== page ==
Review by Kieron Yates [09.03.13]


Gorguts practically jump started the era of over technical death metal in 1998 with the release of “Obscura”. It was an album that either made fans squirm in despair at the pure chaos and dissonance of the song structure or reveal in its complexity and technicality. There’s no questioning the skill needed to create such aural madness, and the why is pretty obvious, too. Gorguts wanted to create something new, to find a new level of sound that hadn’t been done before – and they did just that. From that one record, a whole slew of bands emerged and began pushing even more boundaries than previously thought possible. Let’s face it, that’s what all these subgenres of Metal really are; people taking the music that shatters their vision of what music is to the point where they have to re-create that moment and create something even more obscure from it. Almost everything on Earth evolves in the same manner.


I can remember buying the record from the band when it was released, having already been invited to hear portions of it in the bands rehearsal room – and after witnessing the writing process, the live show and the record itself, I’ll admit to not having the slightest clue what exactly it was that I was listening to. All these years later, I still consider that album to be one of the most bizarre albums I have ever heard. I consider it a listening experience unlike any other, because there really isn’t any form of groove or hook to latch onto and flow with. It really is a series of oddly created riffs played one after another without any real raison d’etre.


2001’s “From Wisdom To Hate” was different, though. It was the beginnings to what is about to be released twelve years later with “Colored Sands”. It seemed to follow a more traditional path than “Obscura” had, while still using a lot of the elements the group had explored previously.


Years have passed since then, and I wasn’t even aware that Gorguts were in the process of creating new material until it arrived before me. I was apprehensive, to say the least, about what I was to discover of this new record; how could those last two records be followed up? Well, by progressing and taking the formulaic chaos and bringing it back a step towards conventional music, or at least as conventional as Death metal gets. “Colored Sands” is made up of odd riffs but unlike “Obscura” or “From Wisdom To Hate”, it has an ebb, it has flow and melody to it. There are still elements of the older records on display within, but the constant blast of insanity has been toned down and interlaced with hooks and rhythm and the groove that I mentioned was lacking on “Obscura” is most defiantly a focal point this time around. That isn’t to say that the raw technicality and the sheer complexity of the off-kilter guitar riffs is no more – it just isn’t the only aspect of the song structure anymore.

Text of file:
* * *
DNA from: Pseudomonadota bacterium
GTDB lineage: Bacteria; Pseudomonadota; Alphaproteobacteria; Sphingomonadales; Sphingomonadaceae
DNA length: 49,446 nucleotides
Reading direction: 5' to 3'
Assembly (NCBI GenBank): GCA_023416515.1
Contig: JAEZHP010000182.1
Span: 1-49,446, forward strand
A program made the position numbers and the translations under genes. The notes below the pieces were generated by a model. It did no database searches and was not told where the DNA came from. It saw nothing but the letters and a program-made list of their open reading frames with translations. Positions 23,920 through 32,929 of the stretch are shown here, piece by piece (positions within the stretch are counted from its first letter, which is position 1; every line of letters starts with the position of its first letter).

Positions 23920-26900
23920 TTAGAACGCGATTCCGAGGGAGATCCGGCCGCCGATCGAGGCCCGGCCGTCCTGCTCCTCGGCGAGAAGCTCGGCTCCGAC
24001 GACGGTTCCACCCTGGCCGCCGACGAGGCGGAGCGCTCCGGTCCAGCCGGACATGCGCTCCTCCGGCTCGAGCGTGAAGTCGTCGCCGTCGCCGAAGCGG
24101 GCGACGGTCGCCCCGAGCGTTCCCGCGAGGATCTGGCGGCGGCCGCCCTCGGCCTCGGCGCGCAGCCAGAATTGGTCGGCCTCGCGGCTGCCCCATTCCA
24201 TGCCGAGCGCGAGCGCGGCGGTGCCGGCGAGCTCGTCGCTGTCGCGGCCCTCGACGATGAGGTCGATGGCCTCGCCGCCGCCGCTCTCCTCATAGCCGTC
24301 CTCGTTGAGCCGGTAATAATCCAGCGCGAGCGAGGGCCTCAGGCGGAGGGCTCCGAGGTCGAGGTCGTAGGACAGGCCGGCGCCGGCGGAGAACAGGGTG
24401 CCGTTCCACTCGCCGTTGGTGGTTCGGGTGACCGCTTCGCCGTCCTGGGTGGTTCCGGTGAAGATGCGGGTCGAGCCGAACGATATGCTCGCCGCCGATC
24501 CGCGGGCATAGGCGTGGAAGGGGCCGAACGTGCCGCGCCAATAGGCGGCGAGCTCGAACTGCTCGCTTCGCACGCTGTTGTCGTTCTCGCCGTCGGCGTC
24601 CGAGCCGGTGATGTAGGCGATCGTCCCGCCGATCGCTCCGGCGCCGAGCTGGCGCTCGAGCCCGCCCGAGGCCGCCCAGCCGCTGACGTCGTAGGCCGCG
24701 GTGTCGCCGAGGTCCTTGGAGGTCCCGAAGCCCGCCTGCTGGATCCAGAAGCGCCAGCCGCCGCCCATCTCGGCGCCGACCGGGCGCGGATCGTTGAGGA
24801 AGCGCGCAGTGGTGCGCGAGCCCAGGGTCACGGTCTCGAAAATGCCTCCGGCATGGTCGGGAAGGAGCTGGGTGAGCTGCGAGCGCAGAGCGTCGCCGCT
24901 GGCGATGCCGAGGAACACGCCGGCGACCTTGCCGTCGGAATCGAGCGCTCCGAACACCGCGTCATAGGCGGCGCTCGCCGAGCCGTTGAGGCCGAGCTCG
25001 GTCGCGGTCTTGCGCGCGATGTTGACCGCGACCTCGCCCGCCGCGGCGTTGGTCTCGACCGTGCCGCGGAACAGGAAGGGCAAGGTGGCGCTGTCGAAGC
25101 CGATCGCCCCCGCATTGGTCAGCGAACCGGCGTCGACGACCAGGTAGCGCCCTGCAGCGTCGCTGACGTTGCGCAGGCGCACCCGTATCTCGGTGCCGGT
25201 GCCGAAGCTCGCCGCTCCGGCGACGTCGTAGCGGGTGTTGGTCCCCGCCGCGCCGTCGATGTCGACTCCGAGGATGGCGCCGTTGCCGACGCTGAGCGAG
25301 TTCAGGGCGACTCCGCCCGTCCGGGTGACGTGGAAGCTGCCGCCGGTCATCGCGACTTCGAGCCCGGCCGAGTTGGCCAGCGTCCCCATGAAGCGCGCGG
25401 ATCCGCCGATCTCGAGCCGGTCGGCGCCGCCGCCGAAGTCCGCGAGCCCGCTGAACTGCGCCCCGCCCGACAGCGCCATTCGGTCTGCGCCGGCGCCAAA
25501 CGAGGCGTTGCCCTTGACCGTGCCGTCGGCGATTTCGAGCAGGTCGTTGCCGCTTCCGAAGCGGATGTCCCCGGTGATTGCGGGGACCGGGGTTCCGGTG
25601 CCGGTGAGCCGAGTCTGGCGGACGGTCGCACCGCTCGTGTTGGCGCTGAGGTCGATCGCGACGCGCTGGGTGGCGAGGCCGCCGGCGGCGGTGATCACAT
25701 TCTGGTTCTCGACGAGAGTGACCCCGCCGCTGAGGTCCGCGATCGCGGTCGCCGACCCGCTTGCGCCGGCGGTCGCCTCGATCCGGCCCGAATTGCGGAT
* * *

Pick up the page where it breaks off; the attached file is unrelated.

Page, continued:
The album itself starts off with a six and a half minute track named “Le Toit Du Monde”, which begins with a riff that would have been at home on “From Wisdom To Hate” and then the tempo immediately drops, just briefly, but it’s enough of an indication that something new is on the horizon. It plays a cat and mouse game for the majority of the track, before slowing down even more and going to a Morbid Angel like lull. Actually, I’m going to keep with the Morbid Angel comparison, because if you threw “Formulas Fatal To The Flesh” into a blender with “From Wisdom To Hate”, you might come away with something similar to what Gorguts are doing nowadays. It’s a vibe I felt on several occasions throughout this record. That, and an overall dark feeling to a lot of the riff work –especially on the slower tempo portions. It has moments that sound pretty eerie, too.


The one constant of all Gorguts recordings, has been that of Luc Lemay. For this output, Lemay has surrounded himself with some serious cross-border talent – importing the mighty John Longstreth (Origin, Angel Corpse) on drums and two thirds of New York based instrumental progressive metal band, Dysrhythmia, to boot. For Kevin Hufnagel and Colin Marston, in must really be something to join Lemay in the band that obviously influenced them greatly.


Dare I call “Colored Sands” accessible? Shall I really irk fans by saying this just might be the greatest thing the band has ever recorded – and make sure that I am including the fantastic “Erosion Of Sanity” record! I’m going to go out on a limb and do exactly that. This is phenomenal record.


Recommended to fans of: Morbid Angel, Dysrhythmia, Behold…The Arctopus

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